Vitamin C

Also known as ascorbic acid, Vitamin C is a water-soluble antioxidant that supports many aspects of the immune system. Our bodies cannot make vitamin C, so we must get it from foods like bell peppers, broccoli, brussels sprouts, strawberries, and citrus fruits. People susceptible to vitamin C deficiency may benefit from taking vitamin C supplements. One study showed that vitamin C supplementation reduced the risk of catching a cold and cold duration in participants with low vitamin C [1].


Zinc is an antioxidant that is a powerful weapon for immunity. Low levels of zinc can lead to poor immune responses and antibody production. The body cannot make its own zinc, so we must get it from foods such as whole grains, meats, shellfish, dairy and beans. Certain groups of people are more likely to be susceptible to zinc deficiency than others, such as people who have digestive disorders or vegetarians, since meat products provide the majority of zinc in diets. Drinking alcohol also decreases the amount of zinc absorbed by the body. Research shows that oral zinc supplements may benefit people with low levels of zinc, and if taken soon after cold symptoms, may shorten the length of a cold [2].

Quercetin & Taxifolin

Quercetin is a natural antioxidant found in onions, kale, broccoli, apples and tea. Its unique biological properties offer many benefits to overall health as well as reducing inflammation and supporting immune function [3]. Taxifolin, also known as trans-dihydroquercetin, is an analogue of quercetin that is commonly found in milk thistle and onions, as well as many plants and fir trees. A more powerful antioxidant compared to quercetin [4], taxifolin is a very attractive natural compound to combat oxidative stress and support immune health.


Ergothioneine is a potent antioxidant found in mushrooms, beans, chicken, and pork liver. Although our bodies do not make ergothioneine, our body cells do express a transport protein known as the ergothioneine transporter, which makes scientists believe that this food-derived compound is critical to human health. While research on specific effects on immune function is still emerging [5], ergothioneine is demonstrated to combat oxidative stress and support other areas of health, including eye, cardiovascular and brain [6]. Recent research has also demonstrated that ergothioneine may support healthy aging. A study just published indicates that ergothioneine mitigates telomere shortening under oxidative stress conditions [7].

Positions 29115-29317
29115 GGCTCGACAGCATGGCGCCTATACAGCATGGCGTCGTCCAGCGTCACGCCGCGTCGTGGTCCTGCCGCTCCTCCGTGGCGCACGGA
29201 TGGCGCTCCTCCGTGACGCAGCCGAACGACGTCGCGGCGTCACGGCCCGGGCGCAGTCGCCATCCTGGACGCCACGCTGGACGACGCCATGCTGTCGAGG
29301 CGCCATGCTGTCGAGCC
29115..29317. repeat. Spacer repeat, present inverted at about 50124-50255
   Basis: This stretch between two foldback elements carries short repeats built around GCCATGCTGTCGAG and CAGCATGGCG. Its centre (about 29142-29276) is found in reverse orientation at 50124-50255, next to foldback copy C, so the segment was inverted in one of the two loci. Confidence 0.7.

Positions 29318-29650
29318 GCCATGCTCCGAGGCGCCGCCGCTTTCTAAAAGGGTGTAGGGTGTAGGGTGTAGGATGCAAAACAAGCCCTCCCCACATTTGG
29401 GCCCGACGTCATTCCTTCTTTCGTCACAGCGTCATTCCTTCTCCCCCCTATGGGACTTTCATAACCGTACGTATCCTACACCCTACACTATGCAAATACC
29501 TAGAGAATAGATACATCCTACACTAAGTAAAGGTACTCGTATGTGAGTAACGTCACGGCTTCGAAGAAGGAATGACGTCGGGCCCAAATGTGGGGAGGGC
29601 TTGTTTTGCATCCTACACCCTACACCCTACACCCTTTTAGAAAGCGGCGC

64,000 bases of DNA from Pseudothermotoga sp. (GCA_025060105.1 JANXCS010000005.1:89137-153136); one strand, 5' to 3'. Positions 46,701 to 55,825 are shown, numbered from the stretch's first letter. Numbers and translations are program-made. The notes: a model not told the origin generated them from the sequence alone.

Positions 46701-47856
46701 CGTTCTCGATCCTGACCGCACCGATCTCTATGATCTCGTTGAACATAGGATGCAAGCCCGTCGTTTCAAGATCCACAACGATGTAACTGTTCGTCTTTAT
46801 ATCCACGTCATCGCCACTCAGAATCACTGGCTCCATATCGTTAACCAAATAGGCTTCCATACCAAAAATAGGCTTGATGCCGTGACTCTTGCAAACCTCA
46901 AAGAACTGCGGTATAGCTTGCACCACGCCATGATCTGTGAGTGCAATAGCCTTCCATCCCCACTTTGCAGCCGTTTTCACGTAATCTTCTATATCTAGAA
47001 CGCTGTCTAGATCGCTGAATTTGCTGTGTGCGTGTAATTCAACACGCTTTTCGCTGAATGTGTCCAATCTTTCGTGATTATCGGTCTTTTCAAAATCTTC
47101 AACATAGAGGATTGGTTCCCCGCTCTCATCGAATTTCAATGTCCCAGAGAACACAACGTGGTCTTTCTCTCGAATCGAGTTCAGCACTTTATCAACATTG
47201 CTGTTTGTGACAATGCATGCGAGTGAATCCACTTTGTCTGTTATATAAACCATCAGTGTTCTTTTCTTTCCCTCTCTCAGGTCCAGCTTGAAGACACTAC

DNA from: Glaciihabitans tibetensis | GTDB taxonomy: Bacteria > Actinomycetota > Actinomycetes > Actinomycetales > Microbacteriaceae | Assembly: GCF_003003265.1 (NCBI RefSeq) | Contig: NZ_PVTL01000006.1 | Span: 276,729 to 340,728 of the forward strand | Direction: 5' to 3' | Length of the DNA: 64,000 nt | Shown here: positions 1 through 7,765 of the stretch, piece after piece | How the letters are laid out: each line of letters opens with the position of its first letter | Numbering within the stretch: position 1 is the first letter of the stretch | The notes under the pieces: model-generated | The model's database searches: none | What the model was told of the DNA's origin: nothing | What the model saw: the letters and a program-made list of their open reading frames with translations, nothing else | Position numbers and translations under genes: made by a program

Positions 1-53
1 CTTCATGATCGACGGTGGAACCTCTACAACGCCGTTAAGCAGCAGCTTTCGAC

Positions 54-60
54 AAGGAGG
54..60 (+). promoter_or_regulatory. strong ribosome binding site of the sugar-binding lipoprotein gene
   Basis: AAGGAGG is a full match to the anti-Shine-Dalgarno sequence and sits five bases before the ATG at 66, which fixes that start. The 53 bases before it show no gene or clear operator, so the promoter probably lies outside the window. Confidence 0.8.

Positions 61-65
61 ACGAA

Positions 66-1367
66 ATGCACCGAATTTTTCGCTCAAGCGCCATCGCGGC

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[1] Johnston CS, Barkyoumb GM, Schumacher SS. Vitamin C Supplementation Slightly Improves Physical Activity Levels and Reduces Cold Incidence in Men with Marginal Vitamin C Status: A Randomized Controlled Trial. Nutrients 2014;6(7): 2572-2583.

[2] Rao G, Rowland K. Zinc for the common cold—not if, but when. J Fam Pract 2011; 60(11): 669-671.

[3] Li Y, et al. Quercetin, Inflammation and Immunity. Nutrients, 2016. 8(3): 167. DOI: 10.3390/nu8030167

[4] Sunil C, Xu B. An insight into the health-promoting effects of taxifolin (dihydroquercetin). Phytochemistry, 2019. 166: 112066.

[5] Halliwell B, et al. Ergothioneine – a diet‐derived antioxidant with therapeutic potential. FEBS Letters, 2018. 592(20).

[6] Yoshida S, et al. The Anti-Oxidant Ergothioneine Augments the Immunomodulatory Function of TLR Agonists by Direct Action on Macrophages. PLoS ONE, 2017: 12(1): e0169360.

[7] Samuel P, et al. Ergothioneine Mitigates Telomere Shortening under Oxidative Stress Conditions, Journal of Dietary Supplements, 2020; DOI: 10.1080/19390211.2020.1854919